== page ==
Green Bay Packers 28, Minnesota Vikings 24: How Sweet It Is

Kris BurkeCorrespondent IOctober 25, 2010

GREEN BAY, WI - OCTOBER 24:  Brett Favre #4 of the Minnesota Vikings has his jersey grabbed by Clay Matthews #52 of the Green Bay Packers at Lambeau Field on October 24, 2010 in Green Bay, Wisconsin. (Photo by Jim Prisching/Getty Images)
Jim Prisching/Getty Images

The Green Bay Packers defeated the Minnesota Vikings 28-24 last night to snap a two game losing streak and put themselves back on the road to Dallas for Super Bowl XLV.

And what a sweet, sweet victory it was.

Not only was it a big win over a division rival, but the Packers and quarterback Aaron Rodgers finally beat their former hero and current villain Vikings quarterback Brett Favre and finally were able to pull out a close a game.

Actually, "beating" may be too weak a term for what the Packers did to Favre. "Total embarrassment" and "payback is a (expletive)" may be much more appropriate.

In two games last year, the Packers were unable to sack or intercept Favre.  Last night, Favre threw three interceptions, one of which was taken in for a touchdown by linebacker Desmond Bishop. Heck, even Favre himself admitted after the game that the loss was "devastating."

No. 4 is now uncertain as to whether or not he will be playing next week against the Patriots.  Should Favre's iron man streak end this week after facing the team he played for for 16 years, that will be the cherry on top for the Packers.

For the Packers, this was a win that could end up catapulting them all the way to the Super Bowl.  After an inconsistent start to the season which has been plagued by multiple season ending injuries and endless penalties, the Packers played much more disciplined football and showed they are still a force to be reckoned with in a weak NFC.

Throw in the fact that Vikings head coach Brad Childress publicly threw his quarterback under the bus, and this could quite possibly be the sweetest non-playoff victory for the Packers under the leadership of head coach Mike McCarthy.  The Vikings got what they asked for in taking on the mercurial Favre, and the Packers coach secretly must laughing his head off.

Speaking of McCarthy, all week, his playcalling was much maligned by everyone (yours truly included).  The Packers, in response, came out moving the ball against the Vikings up and down the field seemingly at will, and McCarthy seemed in a zone, successfully challenging one play that nullified a Vikings touchdown.

If McCarthy had one negative this game, it would have to be the fake field goal attempt. Still, even though the pass was incomplete, the attempt was a brilliant strategic call.  A few more inches, and that play would have buried the Vikings early and undoubtedly would have widened the margin of victory.

This was also a big game for Rodgers.  He finally gets the Favre monkey off his back, and he significantly improved in getting the ball out of his hands much quicker, as he was not sacked once in this game after being sacked a ridiculous 14 times in two games against Minnesota last year.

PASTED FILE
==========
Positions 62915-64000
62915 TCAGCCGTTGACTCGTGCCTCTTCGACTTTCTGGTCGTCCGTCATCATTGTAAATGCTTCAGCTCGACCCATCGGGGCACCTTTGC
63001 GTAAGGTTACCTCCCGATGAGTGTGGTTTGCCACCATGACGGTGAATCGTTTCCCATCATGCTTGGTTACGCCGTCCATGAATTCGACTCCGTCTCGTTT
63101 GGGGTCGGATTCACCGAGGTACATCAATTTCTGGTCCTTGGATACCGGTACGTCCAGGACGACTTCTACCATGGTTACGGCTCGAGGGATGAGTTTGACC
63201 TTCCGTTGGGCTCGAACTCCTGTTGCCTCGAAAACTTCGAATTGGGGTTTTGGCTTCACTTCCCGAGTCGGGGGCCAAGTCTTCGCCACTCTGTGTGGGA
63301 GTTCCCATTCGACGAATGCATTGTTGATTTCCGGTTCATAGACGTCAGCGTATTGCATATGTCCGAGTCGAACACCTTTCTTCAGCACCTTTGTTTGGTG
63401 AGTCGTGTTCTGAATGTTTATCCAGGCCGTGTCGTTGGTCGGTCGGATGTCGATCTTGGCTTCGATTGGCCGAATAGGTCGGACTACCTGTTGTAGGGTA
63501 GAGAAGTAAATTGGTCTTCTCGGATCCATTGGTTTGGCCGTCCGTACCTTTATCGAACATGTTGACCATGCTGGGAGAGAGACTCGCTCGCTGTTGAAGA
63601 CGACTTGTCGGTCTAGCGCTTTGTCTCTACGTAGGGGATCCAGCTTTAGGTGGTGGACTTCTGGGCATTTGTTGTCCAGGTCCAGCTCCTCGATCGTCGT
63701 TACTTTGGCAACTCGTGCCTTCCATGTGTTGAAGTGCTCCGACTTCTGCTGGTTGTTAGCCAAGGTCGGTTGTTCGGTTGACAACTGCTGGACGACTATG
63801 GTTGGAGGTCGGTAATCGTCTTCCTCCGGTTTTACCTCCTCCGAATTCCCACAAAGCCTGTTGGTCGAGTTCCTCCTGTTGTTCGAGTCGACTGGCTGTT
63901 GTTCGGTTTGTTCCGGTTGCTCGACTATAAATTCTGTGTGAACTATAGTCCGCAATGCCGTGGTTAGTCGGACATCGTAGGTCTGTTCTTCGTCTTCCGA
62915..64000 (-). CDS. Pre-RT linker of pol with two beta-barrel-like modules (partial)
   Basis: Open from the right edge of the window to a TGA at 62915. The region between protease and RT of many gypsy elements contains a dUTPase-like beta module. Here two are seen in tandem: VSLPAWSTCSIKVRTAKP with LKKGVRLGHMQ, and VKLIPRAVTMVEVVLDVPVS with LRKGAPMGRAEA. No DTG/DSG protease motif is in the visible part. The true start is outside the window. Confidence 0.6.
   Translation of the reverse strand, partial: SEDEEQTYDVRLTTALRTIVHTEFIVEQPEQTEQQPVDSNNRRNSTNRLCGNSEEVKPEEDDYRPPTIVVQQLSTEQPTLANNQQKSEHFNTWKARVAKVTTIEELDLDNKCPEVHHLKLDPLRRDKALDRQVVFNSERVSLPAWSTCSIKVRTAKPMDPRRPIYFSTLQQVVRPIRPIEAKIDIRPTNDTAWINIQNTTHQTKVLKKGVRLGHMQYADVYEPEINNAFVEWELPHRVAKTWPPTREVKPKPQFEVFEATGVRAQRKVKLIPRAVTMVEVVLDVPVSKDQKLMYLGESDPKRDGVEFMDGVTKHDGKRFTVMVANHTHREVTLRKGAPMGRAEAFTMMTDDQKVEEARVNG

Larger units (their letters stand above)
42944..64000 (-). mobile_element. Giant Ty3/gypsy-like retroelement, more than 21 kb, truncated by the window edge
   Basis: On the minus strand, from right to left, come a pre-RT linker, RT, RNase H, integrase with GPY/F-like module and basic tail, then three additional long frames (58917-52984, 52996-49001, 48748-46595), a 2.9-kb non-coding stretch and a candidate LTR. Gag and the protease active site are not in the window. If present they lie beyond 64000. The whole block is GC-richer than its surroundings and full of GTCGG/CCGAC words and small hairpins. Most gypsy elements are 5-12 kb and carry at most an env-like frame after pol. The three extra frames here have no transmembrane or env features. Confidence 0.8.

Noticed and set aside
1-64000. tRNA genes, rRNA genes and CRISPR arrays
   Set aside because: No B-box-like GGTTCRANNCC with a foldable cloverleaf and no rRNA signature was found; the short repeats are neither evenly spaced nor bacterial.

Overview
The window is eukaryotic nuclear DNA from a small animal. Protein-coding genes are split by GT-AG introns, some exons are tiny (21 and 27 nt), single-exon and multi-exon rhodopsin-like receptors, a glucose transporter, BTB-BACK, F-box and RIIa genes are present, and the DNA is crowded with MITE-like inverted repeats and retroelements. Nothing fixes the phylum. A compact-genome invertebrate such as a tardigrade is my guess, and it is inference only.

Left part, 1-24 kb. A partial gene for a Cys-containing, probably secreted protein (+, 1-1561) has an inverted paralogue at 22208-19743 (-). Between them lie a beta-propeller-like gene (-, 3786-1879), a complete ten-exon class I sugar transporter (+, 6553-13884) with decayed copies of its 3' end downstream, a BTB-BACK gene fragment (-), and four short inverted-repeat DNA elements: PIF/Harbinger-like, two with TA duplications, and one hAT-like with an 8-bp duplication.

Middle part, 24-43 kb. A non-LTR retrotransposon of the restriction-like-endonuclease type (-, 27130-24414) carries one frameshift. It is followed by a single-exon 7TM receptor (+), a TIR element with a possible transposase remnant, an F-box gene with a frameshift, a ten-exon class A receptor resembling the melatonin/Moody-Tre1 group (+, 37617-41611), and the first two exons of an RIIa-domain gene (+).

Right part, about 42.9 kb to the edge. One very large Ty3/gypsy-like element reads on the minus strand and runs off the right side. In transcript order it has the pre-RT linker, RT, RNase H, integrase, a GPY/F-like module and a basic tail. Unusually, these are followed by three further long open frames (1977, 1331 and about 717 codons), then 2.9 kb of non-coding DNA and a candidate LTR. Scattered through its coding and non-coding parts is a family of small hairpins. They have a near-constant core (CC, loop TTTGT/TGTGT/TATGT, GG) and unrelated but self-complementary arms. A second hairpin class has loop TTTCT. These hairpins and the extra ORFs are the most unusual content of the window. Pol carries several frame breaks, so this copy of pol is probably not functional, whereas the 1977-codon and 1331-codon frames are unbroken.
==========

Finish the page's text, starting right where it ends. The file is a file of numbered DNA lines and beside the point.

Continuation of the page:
Even with all the wounded players on defense, the Packers held the Vikings offense in check relatively well.  Percy Harvin was still a pain, and Adrian Peterson went over the 100 yard mark and some big plays were still given up.  That said, the Packers were able to stop the Vikings when it counted, most notably on that final drive where what would have been the go-ahead touchdown to Harvin was nullified after he failed to get both his feet down in bounds.


Moving forward

Still, despite the victory, the Packers have many areas in which they can improve, and improve significantly.

Rodgers first off needs to get on the same page as his receivers.  Last night, they were definitely off, and as NBC's Cris Collinsworth noted, it wasn't even close.  When throws to the back shoulder of a receiver are off by what looked like 10 feet, there is an obvious communication error.  The good news is that it should be easy to fix.  Rodgers and his receivers have been together too long for this issue to linger.

Rodgers' decision making also has to improve.  While no one should have expected him to duplicate his seven interception total from last year, Rodgers has shown some questionable decisions so far this season.  His interception to Jared Allen in particular, Rodgers needs to make sure he is taking into account all members of the defense before releasing the ball, not just the secondary.

On defense, the injuries are obviously beginning to show.  The Packers are able to stop short-to-intermediate plays but have been giving up a lot of big plays, and the game against the Vikings was no exception.  The good news is that Al Harris and Atari Bigby will be returning sooner than later, and the young players in now will only improve with more playing time.

So, for now, it seems like the Packers have weathered the storm.  While they still have some big challenges ahead and none bigger than this week's game against the Jets, they have righted the ship and are now tied with the struggling Chicago Bears at 4-3 atop the NFC North. 

With an overall very weak NFC, the Packers remain in the hunt.  Will this emotional victory springboard them to bigger and better things much like the victory over Dallas did last year?

Time will tell.  But with the Packers exorcising another of their demons from last year, the sky may still be the limit for this team.

"Super Bowl or Die" was the team's motto coming into the season. Well, they're not dead yet.

In fact, they are very much alive.

Follow Kris Burke on Twitter @KBurkeNFL